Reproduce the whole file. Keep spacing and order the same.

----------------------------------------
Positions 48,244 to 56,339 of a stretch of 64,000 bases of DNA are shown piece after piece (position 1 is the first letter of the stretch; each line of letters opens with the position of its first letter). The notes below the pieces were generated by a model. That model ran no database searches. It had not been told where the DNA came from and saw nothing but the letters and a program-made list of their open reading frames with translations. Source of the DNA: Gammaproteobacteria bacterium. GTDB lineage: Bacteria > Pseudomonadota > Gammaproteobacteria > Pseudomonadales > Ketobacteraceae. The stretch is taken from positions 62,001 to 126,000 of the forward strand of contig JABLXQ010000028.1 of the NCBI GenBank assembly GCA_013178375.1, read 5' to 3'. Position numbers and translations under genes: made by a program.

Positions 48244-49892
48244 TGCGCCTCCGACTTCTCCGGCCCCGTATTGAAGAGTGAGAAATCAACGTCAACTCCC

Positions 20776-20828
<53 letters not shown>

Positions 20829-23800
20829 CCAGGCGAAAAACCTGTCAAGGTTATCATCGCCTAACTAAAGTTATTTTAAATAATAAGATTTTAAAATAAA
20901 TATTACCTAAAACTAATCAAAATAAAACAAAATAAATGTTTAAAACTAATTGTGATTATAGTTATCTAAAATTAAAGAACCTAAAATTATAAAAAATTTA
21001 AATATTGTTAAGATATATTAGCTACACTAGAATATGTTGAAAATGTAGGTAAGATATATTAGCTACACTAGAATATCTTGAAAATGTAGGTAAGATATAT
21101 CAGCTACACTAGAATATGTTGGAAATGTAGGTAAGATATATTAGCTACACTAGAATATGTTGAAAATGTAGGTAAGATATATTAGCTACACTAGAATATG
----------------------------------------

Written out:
Positions 48,244 to 56,339 of a stretch of 64,000 bases of DNA are shown piece after piece (position 1 is the first letter of the stretch; each line of letters opens with the position of its first letter). The notes below the pieces were generated by a model. That model ran no database searches. It had not been told where the DNA came from and saw nothing but the letters and a program-made list of their open reading frames with translations. Source of the DNA: Gammaproteobacteria bacterium. GTDB lineage: Bacteria > Pseudomonadota > Gammaproteobacteria > Pseudomonadales > Ketobacteraceae. The stretch is taken from positions 62,001 to 126,000 of the forward strand of contig JABLXQ010000028.1 of the NCBI GenBank assembly GCA_013178375.1, read 5' to 3'. Position numbers and translations under genes: made by a program.

Positions 48244-49892
48244 TGCGCCTCCGACTTCTCCGGCCCCGTATTGAAGAGTGAGAAATCAACGTCAACTCCC

Positions 20776-20828
<53 letters not shown>

Positions 20829-23800
20829 CCAGGCGAAAAACCTGTCAAGGTTATCATCGCCTAACTAAAGTTATTTTAAATAATAAGATTTTAAAATAAA
20901 TATTACCTAAAACTAATCAAAATAAAACAAAATAAATGTTTAAAACTAATTGTGATTATAGTTATCTAAAATTAAAGAACCTAAAATTATAAAAAATTTA
21001 AATATTGTTAAGATATATTAGCTACACTAGAATATGTTGAAAATGTAGGTAAGATATATTAGCTACACTAGAATATCTTGAAAATGTAGGTAAGATATAT
21101 CAGCTACACTAGAATATGTTGGAAATGTAGGTAAGATATATTAGCTACACTAGAATATGTTGAAAATGTAGGTAAGATATATTAGCTACACTAGAATATG